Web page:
Unsaturated fats, such as monounsaturated and polyunsaturated, do not raise LDL (“bad”) cholesterol and are beneficial when consumed in moderation. Therefore, it is advisable to choose foods low in saturated fat, trans fat, and cholesterol as part of a healthful diet.

Look at the Nutrition Facts panel when comparing foods, and choose foods with the lowest amounts of saturated fat, trans fat, and cholesterol. Health experts recommend you keep your intake of these nutrients as low as possible while consuming a nutritionally adequate diet. These experts do recognize though, that eliminating these fats entirely from your diet is not practical because they are unavoidable in ordinary diets.

Compare Spreads! Example:
Check the Nutrition Facts label for Saturated Fat, Trans Fat and Cholesterol

A Few Random Facts

Posted in Diseases & Disorders, General, Nutrition, Vitamins - Supplements on January 1st, 2010 by marie – Be the first to comment

Glaucoma is a group of diseases that can damage the eye’s optic nerve and result in vision loss and blindness. Glaucoma occurs when the normal fluid pressure inside the eyes slowly rises. With early detection and treatment, you can often protect your eyes against serious vision loss.

Calcium-fortified orange juice is an excellent source of calcium. Most brands provide about 300 mg (milligrams) of calcium per cup, about the same as in a glass of milk or 6 ounces of yogurt. The recommended dietary allowance for calcium is 1,000 to 1,500 mg daily.

For some people, eating too many carbohydrates can lower their “good” cholesterol, called HDL (high-density lipoprotein) which helps keep cholesterol from building up in their arteries, and raise their triglycerides, which is another form of fat in their blood.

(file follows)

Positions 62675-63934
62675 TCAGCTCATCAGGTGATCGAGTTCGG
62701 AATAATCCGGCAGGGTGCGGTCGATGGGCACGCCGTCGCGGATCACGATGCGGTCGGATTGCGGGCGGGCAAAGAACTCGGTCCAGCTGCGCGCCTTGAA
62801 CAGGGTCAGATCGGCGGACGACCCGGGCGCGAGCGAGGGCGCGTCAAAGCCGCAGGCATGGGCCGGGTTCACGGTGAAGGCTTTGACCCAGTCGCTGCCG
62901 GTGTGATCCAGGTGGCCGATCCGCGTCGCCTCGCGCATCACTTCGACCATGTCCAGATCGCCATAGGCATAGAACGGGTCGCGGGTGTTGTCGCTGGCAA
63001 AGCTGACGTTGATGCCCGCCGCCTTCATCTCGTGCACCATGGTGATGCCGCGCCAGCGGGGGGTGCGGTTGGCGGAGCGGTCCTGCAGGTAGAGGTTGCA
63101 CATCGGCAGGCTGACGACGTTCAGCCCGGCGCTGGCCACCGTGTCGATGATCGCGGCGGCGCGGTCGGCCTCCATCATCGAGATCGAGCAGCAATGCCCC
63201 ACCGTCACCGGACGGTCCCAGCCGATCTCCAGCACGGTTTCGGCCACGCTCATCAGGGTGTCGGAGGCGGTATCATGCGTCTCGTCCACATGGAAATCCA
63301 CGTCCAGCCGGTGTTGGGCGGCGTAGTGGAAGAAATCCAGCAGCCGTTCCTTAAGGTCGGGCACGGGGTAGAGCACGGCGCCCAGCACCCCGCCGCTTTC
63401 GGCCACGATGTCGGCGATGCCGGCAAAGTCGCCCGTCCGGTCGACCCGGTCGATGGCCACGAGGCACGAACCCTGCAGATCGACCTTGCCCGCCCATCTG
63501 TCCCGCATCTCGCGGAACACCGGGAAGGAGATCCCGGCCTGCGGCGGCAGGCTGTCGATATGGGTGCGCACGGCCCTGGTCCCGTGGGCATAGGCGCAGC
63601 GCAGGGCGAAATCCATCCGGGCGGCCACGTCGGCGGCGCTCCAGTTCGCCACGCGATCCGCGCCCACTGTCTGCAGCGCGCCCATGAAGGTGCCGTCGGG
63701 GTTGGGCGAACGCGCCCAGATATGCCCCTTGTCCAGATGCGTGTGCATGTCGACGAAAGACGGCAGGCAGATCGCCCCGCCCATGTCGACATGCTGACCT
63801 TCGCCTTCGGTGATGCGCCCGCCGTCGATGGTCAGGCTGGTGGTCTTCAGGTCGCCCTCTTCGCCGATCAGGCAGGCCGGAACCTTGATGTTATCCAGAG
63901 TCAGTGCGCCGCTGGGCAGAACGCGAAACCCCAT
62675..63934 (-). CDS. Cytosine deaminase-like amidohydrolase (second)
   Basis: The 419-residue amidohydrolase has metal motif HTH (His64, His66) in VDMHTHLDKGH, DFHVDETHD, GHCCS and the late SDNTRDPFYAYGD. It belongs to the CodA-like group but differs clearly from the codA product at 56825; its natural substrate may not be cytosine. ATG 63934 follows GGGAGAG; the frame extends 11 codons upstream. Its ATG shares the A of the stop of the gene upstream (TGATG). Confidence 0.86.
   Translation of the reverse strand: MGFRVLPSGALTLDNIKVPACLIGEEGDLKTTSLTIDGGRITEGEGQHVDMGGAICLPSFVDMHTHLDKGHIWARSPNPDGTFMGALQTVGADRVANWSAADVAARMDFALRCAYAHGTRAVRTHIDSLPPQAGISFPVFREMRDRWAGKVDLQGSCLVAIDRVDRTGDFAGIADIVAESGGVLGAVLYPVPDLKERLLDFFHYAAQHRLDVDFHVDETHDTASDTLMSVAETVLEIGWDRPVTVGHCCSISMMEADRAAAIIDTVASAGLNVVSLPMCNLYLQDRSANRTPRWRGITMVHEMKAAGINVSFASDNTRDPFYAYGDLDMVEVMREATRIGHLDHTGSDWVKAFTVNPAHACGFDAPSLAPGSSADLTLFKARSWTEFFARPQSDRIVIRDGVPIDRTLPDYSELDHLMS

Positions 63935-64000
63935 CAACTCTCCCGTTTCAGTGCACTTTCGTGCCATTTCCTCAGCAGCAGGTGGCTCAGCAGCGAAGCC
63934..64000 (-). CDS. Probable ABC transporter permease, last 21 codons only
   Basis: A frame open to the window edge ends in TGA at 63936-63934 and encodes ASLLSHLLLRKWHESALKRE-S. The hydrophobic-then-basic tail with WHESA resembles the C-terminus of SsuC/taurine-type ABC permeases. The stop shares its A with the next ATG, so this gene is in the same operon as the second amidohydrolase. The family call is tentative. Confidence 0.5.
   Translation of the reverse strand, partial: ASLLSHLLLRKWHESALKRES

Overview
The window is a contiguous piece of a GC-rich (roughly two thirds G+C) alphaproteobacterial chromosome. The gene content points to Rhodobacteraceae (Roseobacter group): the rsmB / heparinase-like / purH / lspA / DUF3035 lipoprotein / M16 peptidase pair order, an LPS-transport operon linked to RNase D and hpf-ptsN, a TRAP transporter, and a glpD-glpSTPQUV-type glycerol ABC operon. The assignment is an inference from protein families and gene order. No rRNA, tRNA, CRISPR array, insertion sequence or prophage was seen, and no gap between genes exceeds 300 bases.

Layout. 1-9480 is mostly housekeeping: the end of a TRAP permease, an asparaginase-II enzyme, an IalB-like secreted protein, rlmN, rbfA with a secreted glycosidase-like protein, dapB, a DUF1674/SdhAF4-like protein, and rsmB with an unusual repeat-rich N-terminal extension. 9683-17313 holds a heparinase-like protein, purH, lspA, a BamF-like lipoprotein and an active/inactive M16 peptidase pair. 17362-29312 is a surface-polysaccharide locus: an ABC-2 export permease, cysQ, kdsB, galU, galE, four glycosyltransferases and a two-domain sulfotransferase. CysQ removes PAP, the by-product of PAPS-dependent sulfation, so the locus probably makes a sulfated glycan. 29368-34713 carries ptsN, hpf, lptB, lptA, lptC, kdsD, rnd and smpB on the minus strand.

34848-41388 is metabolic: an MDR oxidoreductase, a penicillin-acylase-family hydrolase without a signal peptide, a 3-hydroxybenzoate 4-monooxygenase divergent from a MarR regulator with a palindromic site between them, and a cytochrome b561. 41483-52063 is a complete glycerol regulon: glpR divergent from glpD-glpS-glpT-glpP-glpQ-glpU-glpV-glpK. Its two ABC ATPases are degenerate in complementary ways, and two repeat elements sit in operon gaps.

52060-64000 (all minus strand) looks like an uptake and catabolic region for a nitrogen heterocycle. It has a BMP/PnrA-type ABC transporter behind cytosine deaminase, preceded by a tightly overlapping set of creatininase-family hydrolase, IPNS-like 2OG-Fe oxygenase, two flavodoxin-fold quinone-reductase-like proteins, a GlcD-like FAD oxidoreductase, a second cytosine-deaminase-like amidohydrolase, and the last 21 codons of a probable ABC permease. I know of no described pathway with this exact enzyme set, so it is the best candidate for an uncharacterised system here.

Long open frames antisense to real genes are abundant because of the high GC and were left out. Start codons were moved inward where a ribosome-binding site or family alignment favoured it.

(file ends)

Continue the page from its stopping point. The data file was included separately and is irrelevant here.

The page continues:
Bad Cholesterol
LDL – low-density lipoprotein – is the “bad” cholesterol, which is the main source of cholesterol buildup and blockage in the arteries.

Alcoholic drinks have calories but no nutrients. Drinking alcohol can raise triglycerides. Too much alcohol can cause high blood pressure, which increases your risk for heart disease and stroke. If you have alcoholic drinks on an empty stomach, they can make your blood glucose level go too low. Alcoholic drinks also can raise your blood fats.

Caffeine dehydrates your body. Limit black coffee intake to 1 or 2 cups a day. If you drink more than that, the caffeine not only dehydrates you, it can raise your blood pressure. Also, energy drinks contain high levels of caffeine and other stimulants that can dehydrate your body.

Fats, such as monounsaturated and polyunsaturated fats, can actually lower blood cholesterol levels.

Eating fiber can help lower cholesterol.

Dietary Cholesterol
Dietary cholesterol is found in foods of animal origin, including meat, fish, poultry, eggs, and dairy products. Plant foods, such as grains, fruits and vegetables, and oils from these sources contain no dietary cholesterol.

The term cardiovascular refers to your heart and circulatory systems.

Diet Soft Drinks
Some diet soft drinks can contain a small number of calories that are not listed on the nutrition facts label.

The percentage of children and teens that are overweight has more than doubled in the past 30 years.

Activities that increase your heart rate and breathing for an extended period of time can be called:

  • Aerobics
  • Aerobic exercises
  • Endurance exercises
  • Endurance activities

The stomach can hold about 3 pints of food at one time.

Small Intestine
The small intestine is nearly 22 feet long.

Exercises That Build Muscle
Exercises that build muscle have a variety of names, including:

  • Strength training
  • Strength exercises
  • Resistance training
  • Weight training
  • Weight lifting
  • Muscle building
  • Muscle strengthening activity
  • Muscular strength
  • Endurance exercises

Muscle is active tissue that consumes calories while stored fat uses very little energy.